Nowadays, communication networks have become the essential infrastructure for our daily life.
The communication networks, such as the internet consist of various component technologies.
This course focuses on understanding the overview and the background mathematical theories of each component that configures the communication network.
1. General understanding of the communication networking that is the essential knowledge for managing the local area network in the future carrier.
2. The understanding of the mathematical theories such as the signal modulation and the source coding theorem
Internet protocol, Networking theory, Communication theory, Source coding theorem, Cryptographic theory
|✔ Specialist skills||Intercultural skills||Communication skills||Critical thinking skills||✔ Practical and/or problem-solving skills|
Lecture and exercise
|Course schedule||Required learning|
|Class 1||How to proceed with the lecture, The internet and OSI reference model||OSI reference model and functions of each layer|
|Class 2||Internet protocol (IP)||Functions of IP|
|Class 3||Routing technology||The exercise about the routing table|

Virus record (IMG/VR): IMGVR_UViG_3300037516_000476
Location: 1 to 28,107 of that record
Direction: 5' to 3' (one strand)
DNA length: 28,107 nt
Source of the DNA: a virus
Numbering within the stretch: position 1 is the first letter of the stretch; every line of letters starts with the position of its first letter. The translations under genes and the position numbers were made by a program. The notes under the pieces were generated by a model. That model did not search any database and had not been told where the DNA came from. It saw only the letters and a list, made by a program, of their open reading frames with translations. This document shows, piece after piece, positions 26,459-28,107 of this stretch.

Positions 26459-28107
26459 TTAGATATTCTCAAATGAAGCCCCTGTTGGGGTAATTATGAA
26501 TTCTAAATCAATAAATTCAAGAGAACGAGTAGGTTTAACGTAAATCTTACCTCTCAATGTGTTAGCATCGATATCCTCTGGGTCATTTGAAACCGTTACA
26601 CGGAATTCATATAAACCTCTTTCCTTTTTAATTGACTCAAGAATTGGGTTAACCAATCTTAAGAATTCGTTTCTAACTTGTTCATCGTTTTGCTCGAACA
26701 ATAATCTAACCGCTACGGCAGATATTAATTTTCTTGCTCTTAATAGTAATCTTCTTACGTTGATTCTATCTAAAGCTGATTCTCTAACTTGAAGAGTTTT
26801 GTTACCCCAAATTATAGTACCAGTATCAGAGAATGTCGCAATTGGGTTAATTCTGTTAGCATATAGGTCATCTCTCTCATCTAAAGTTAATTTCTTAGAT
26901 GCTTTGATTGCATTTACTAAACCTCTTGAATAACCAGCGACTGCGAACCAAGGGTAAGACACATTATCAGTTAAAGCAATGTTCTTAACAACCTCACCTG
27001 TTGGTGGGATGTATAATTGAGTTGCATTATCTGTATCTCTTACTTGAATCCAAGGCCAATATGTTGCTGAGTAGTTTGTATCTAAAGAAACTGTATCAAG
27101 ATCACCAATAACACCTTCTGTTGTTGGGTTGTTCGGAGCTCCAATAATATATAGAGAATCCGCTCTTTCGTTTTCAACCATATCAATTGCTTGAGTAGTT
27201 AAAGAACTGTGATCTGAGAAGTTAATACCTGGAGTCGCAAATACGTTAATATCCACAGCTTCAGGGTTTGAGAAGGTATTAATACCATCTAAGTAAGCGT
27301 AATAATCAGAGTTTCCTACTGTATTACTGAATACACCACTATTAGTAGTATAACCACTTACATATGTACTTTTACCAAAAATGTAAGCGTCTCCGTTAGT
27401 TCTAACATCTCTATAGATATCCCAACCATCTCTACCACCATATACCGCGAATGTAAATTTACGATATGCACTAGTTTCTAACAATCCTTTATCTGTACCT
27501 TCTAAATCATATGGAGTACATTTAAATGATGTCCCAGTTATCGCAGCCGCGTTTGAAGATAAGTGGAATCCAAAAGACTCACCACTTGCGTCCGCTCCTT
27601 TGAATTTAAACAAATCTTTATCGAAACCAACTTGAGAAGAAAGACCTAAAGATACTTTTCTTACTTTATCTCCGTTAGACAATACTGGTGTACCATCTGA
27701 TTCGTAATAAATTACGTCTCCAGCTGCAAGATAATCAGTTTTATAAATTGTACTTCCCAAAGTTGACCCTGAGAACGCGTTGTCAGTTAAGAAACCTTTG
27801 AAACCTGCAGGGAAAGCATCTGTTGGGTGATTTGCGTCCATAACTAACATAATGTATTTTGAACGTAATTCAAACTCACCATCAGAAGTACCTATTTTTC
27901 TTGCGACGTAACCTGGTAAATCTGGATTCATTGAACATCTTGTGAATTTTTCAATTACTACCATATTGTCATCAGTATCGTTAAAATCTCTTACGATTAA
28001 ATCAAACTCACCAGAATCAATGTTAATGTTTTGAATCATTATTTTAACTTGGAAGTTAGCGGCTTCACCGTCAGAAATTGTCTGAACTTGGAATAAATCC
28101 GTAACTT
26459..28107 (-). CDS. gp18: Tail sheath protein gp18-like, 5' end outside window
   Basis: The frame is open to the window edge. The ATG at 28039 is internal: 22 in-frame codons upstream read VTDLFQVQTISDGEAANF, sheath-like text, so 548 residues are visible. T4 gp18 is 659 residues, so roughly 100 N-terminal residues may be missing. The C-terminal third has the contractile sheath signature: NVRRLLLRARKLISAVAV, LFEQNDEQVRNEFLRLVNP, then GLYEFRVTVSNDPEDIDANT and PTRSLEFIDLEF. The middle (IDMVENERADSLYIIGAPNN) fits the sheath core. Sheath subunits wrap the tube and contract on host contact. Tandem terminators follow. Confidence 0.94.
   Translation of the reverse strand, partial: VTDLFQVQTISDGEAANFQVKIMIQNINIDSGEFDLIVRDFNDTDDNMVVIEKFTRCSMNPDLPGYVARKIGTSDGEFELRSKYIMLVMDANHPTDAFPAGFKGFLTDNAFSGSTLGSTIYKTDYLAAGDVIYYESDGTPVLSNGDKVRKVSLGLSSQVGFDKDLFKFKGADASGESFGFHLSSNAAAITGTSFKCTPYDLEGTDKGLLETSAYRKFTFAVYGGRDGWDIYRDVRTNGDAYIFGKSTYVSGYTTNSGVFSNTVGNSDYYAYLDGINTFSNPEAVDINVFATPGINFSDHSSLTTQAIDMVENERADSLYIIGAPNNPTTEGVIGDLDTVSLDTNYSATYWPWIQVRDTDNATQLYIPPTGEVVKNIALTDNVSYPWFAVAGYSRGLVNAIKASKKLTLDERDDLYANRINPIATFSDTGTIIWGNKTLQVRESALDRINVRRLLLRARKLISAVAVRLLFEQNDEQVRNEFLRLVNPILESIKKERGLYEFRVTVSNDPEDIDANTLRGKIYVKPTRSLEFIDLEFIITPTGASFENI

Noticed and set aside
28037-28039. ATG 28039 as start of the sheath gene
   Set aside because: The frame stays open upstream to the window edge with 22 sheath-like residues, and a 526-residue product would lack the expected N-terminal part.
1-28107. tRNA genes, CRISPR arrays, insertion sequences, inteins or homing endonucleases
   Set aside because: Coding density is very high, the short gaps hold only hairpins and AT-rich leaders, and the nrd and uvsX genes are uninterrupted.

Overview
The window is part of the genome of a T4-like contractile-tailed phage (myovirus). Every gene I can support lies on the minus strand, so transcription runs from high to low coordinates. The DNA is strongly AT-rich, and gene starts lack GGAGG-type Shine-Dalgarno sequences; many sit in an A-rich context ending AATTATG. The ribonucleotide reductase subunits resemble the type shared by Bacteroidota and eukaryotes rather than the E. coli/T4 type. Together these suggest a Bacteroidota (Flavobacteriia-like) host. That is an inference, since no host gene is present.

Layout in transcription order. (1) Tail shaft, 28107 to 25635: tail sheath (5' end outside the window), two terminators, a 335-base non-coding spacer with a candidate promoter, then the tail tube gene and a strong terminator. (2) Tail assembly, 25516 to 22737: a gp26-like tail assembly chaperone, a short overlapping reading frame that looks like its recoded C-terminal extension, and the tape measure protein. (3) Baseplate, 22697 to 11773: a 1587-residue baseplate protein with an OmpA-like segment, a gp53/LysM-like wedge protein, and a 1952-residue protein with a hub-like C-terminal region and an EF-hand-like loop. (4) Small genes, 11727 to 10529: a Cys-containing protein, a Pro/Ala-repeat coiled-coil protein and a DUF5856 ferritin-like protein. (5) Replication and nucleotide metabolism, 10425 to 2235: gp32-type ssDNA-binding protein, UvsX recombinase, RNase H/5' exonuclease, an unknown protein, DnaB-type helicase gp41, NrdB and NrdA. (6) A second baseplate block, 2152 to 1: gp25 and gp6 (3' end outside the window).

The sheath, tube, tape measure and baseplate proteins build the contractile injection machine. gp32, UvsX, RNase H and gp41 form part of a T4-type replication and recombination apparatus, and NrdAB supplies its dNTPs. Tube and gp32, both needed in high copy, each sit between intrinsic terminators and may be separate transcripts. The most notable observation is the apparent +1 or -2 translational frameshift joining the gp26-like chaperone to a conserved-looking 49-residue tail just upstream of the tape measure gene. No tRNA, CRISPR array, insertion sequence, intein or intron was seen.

|Class 4||MAC Protocol||The exercise about the various MAC protocols|
|Class 5||Signal Modulation I||The exercise about Fourier Transformation Theory|
|Class 6||Signal Modulation II||The exercise about the analog signal modulation|
|Class 7||Signal Modulation III||The exercise about the digital signal modulation|
|Class 9||Transport Protocol||The exercise about the transport protocol|
|Class 10||Application Layer, Other functions||The exercise about the DNS and HTTP protocols|
|Class 11||Probability Theory||The exercise about the random process and probability theory|
|Class 12||Channel Coding I||The exercise about the information entropy|
|Class 13||Channel Coding II||The exercise about the source coding theorem|
|Class 14||Channel Coding III||The exercise about the channel coding theorem|
|Class 15||Encryption and Network Security Technology II||Functions of Common key/Public-key cryptography|
To enhance effective learning, students are encouraged to spend approximately 100 minutes preparing for class and another 100 minutes reviewing class content afterwards (including assignments) for each class.
They should do so by referring to textbooks and other course material.
Lecture materials are distributed from the OCW-i.
Andrew S. Tanenbaum, David J. Wetherall, “Computer Networks” Pearson Education Limited; 2013
Simon Haykin, Michael Moher, “Communication Systems”, Wiley, 2009.
Stefan M. Moser, Po-Ning Chen, “A Student's Guide to Coding and Information Theory”, Cambridge University Press
Evaluated by weekly examinations (exercises) and the final report